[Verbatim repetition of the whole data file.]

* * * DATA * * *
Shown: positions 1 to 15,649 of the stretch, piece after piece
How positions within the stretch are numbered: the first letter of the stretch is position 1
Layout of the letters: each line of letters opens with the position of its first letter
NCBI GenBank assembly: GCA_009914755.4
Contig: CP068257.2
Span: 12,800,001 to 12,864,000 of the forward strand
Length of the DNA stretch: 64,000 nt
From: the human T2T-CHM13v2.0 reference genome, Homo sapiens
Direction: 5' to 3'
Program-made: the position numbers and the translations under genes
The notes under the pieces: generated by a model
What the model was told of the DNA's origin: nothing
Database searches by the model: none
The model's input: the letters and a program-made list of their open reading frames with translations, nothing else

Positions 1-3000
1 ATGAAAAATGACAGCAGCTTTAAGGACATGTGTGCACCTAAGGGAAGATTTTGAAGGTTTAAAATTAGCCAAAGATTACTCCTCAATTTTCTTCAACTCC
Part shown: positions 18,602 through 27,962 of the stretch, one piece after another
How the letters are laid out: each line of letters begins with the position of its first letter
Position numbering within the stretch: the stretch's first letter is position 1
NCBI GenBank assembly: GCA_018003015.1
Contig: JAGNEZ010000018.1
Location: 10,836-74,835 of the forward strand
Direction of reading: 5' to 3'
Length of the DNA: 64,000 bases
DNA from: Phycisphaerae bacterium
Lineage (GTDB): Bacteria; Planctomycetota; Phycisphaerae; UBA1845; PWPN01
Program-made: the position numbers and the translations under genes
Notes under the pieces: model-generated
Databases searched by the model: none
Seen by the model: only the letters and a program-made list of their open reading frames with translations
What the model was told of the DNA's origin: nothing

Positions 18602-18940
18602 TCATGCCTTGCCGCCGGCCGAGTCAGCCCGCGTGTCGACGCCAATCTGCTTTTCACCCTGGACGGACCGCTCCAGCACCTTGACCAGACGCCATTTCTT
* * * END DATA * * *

Shown: positions 1 to 15,649 of the stretch, piece after piece
How positions within the stretch are numbered: the first letter of the stretch is position 1
Layout of the letters: each line of letters opens with the position of its first letter
NCBI GenBank assembly: GCA_009914755.4
Contig: CP068257.2
Span: 12,800,001 to 12,864,000 of the forward strand
Length of the DNA stretch: 64,000 nt
From: the human T2T-CHM13v2.0 reference genome, Homo sapiens
Direction: 5' to 3'
Program-made: the position numbers and the translations under genes
The notes under the pieces: generated by a model
What the model was told of the DNA's origin: nothing
Database searches by the model: none
The model's input: the letters and a program-made list of their open reading frames with translations, nothing else

Positions 1-3000
1 ATGAAAAATGACAGCAGCTTTAAGGACATGTGTGCACCTAAGGGAAGATTTTGAAGGTTTAAAATTAGCCAAAGATTACTCCTCAATTTTCTTCAACTCC
Part shown: positions 18,602 through 27,962 of the stretch, one piece after another
How the letters are laid out: each line of letters begins with the position of its first letter
Position numbering within the stretch: the stretch's first letter is position 1
NCBI GenBank assembly: GCA_018003015.1
Contig: JAGNEZ010000018.1
Location: 10,836-74,835 of the forward strand
Direction of reading: 5' to 3'
Length of the DNA: 64,000 bases
DNA from: Phycisphaerae bacterium
Lineage (GTDB): Bacteria; Planctomycetota; Phycisphaerae; UBA1845; PWPN01
Program-made: the position numbers and the translations under genes
Notes under the pieces: model-generated
Databases searched by the model: none
Seen by the model: only the letters and a program-made list of their open reading frames with translations
What the model was told of the DNA's origin: nothing

Positions 18602-18940
18602 TCATGCCTTGCCGCCGGCCGAGTCAGCCCGCGTGTCGACGCCAATCTGCTTTTCACCCTGGACGGACCGCTCCAGCACCTTGACCAGACGCCATTTCTT